As we inch our way toward Election Day 2020, we are receiving a natural increase in questions about the impact this will have on markets and portfolios. First and foremost, no matter what the polls and forecasts are saying in advance, we never know the outcome of an election until the votes are counted (as the last election clearly demonstrated).
On the heels of global markets rebounding sharply in the month of April, there is a growing sentiment in the financial media that markets are not accurately reflecting the reality we are all living through. As COVID-19 continues to spread and alter our way of life, both the human and economic toll continues to mount.
Buckingham recently launched a video series called “Ask Buckingham” to address common questions and concerns about the state of financial markets. Through conversations with members of the Buckingham Investment Policy Committee and research team, this series seeks to give some perspective on the current state of things, historical context around prior crashes, why having plans before and during a crash is so important, and the behavioral challenges market crashes present us with.
It goes without saying that we are all trying to get used to a new reality. For those of us in the working world, it is a regular occurrence these days to have conference calls interrupted by children and dogs barking in the background. This is now more of an expectation than an annoyance.
As the coronavirus “COVID-19” makes its way around the globe, people are scrambling to wrap their arms around the latest epidemic and what it means. Thus far, it has reached 109 countries and appears to be headed for more. The overwhelming majority of cases to date have taken place in China, the country of origin, and it remains to be seen how effective containment efforts will be elsewhere.
Headlines today are centered on the sharp market drop around the globe, which is being tied to the increase in reported Coronavirus (COVID-19) cases outside of mainland China. Over the weekend, South Korea, Japan, Iran and Italy all saw a surge in cases.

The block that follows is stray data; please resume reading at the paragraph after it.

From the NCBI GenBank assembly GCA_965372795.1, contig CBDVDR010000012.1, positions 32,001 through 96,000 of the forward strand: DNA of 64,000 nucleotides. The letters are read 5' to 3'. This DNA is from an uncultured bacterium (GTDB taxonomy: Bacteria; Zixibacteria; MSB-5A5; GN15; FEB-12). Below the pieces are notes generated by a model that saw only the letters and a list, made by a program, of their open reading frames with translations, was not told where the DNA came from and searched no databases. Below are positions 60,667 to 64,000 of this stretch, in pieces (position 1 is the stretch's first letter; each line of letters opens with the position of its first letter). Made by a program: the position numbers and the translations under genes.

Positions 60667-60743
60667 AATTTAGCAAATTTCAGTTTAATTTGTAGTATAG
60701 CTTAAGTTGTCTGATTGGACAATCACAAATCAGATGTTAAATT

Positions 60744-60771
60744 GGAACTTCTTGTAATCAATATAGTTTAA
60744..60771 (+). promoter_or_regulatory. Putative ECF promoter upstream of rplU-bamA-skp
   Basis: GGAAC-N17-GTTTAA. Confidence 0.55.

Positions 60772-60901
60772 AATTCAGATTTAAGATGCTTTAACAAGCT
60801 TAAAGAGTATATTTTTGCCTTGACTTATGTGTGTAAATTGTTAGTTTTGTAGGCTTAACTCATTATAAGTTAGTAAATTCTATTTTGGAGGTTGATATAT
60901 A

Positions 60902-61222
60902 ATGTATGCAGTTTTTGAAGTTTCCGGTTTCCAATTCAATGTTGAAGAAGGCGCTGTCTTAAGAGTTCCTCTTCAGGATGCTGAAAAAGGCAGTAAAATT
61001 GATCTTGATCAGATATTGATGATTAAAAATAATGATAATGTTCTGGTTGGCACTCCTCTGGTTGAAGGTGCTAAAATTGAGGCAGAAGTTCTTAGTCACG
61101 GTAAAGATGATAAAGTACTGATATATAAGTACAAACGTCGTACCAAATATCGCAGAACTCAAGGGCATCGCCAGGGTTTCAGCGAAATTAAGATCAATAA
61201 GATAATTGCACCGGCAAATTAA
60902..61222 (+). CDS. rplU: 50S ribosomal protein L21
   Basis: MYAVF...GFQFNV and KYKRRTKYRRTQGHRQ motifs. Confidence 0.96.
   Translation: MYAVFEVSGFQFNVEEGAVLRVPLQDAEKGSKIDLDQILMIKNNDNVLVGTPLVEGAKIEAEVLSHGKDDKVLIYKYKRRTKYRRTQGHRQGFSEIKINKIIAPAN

The current coronavirus breakout seems to be on everyone’s minds, and rightfully so. As the number of infected people continues to grow, so might some of our anxiety about the spread and potential impact of the virus. While we don’t know how many people the virus will infect and the length of this viral cycle, we do know that you may have some questions about how this might impact your investments.
Just like that, the 2018 tax changes that were supposed to be mostly permanent have been altered. In the following paragraphs, our associate financial planner, Justin Gabriel, breaks down the pertinent details of the new law that may be applicable in the years ahead.
Often as investors, we are forced to endure prolonged periods where it feels like our investments are stuck in neutral. These stretches of time can test our patience and resolve every bit as much as when markets are plummeting. The natural instinct is to believe that something must be broken, so we are tempted to shake things up a bit.
It was hard to miss the headlines about escalating trade tensions between the U.S. and China last week—and hard not to notice the up-and-down market activity that went along with it. But what, if any, long-term impact does trade policy have on the economy and, by extension, our portfolios?